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Oak door expansion

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Wurm

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The pictures are of the lower section of a stable door that I have cut and is ready to glue together, but I have recently been told that I should leave a slight gap between the slats so as to allow for expansion. Can anyone here verify that, and give an idea of how much gap I should leave? I can still run each piece down the table saw if necessary (although I would rather not since it will give me another chance to make a mistake).

The slats are 1" thick and are currently showing 14% moisture.

It is only the second item that I have made out of wood, the first having been an airing cupboard, so all advice is appreciated.
 

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Trevanion

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Is this an internal door or external door as that makes a massive difference. What is the length of your tongue and groove? I’ve quite often seen doors where the boards have shrunk to the point where you can see daylight through the boards. If it was a tongue with 10mm depth I would go tight on either side and 2mm between each board, if it’s a 5mm or so tongue I would definitely go 1mm between each board as 14MC is about right for it to stay fairly stable but it is on the moist side in my opinion, so they’re likely to shrink. If it’s an internal door I would go tight as possible as they will definitely shrink, I would even leave them in the house for a week before pinning them in place.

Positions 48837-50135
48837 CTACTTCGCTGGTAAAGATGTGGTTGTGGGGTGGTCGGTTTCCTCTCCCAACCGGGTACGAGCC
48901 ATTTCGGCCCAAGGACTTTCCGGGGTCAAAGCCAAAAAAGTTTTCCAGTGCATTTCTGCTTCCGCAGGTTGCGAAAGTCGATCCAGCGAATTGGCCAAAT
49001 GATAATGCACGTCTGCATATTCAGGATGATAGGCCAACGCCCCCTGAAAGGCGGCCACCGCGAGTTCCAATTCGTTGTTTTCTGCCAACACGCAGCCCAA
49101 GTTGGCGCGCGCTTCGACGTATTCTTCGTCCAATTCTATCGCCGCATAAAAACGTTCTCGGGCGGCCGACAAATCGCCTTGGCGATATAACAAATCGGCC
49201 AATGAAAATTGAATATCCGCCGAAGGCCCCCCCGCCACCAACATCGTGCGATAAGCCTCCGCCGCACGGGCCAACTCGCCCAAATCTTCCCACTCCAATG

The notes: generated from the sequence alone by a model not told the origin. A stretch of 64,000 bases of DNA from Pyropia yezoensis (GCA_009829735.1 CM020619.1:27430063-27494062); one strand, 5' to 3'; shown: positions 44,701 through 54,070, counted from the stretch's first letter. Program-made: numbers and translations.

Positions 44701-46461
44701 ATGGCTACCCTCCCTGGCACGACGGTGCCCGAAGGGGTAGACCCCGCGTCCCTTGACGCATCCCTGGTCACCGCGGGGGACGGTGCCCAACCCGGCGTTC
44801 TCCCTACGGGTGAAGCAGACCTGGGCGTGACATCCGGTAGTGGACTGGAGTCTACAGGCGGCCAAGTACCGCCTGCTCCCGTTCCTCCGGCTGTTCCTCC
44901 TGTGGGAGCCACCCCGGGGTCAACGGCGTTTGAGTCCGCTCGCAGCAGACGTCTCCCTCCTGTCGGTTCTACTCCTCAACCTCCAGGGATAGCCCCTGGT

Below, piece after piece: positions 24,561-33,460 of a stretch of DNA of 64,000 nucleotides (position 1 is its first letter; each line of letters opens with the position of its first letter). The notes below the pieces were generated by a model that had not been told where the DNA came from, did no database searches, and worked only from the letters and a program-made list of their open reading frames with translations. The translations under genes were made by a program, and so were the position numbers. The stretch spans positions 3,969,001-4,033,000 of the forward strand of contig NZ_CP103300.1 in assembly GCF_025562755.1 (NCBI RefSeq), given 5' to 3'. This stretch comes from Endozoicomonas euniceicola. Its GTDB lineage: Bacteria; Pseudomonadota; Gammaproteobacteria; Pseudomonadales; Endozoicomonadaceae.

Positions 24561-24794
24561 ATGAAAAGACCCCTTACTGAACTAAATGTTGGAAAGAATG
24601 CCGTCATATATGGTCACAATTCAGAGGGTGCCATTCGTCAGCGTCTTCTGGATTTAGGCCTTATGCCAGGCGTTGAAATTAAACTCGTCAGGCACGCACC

Mrs C

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I have done 3 external oak doors, 10mm tongue and left 3mm between each. They have been hung for 3 years and get the extremes of weather and have been fine.

If you haven’t already thought about it you need to pin each on centrally to stop them wandering.
 

Mike Jordan

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The weather mould seems to show that it's an external door so I would go with the last advice and allow three mm between each board. The destructive power of expanding timber is enormous. Many years ago I made a tall side gate from European ash, every winter the boards expanded more than I had allowed for and forced a bow of about 20mm into the front face of the gate. It was made with wedged mortise and tenon joints which remained solid for about fifteen years before rot set in and caused me to make a replacement in Iroko.
You appear to be using another form of jointing so a better level of expansion gap than mine would be a sound idea.
Mike.
 

dzj

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Here's an article that'll help you calculate the amount of annual expansion/ shrinkage due to change in moisture content:
https://www.popularwoodworking.com/wp-c ... vement.pdf

There are charts American Forestry Association have issued that'll help you determine annual change in MC in most world locations, but I don't have this link.

If your door will get drenched by rain, a 4-5% increase in width is not unheard of.
 

Wurm

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I found the information from the US Forestry Service and it says 15% - 20% for Cardiff, which is probably a little drier than here in the west where the humidity mostly lives between 70% and 100%. The last few weeks have been abnormally dry which is probably why I am showing 14% on the thinner sections and 18% for three inch sections.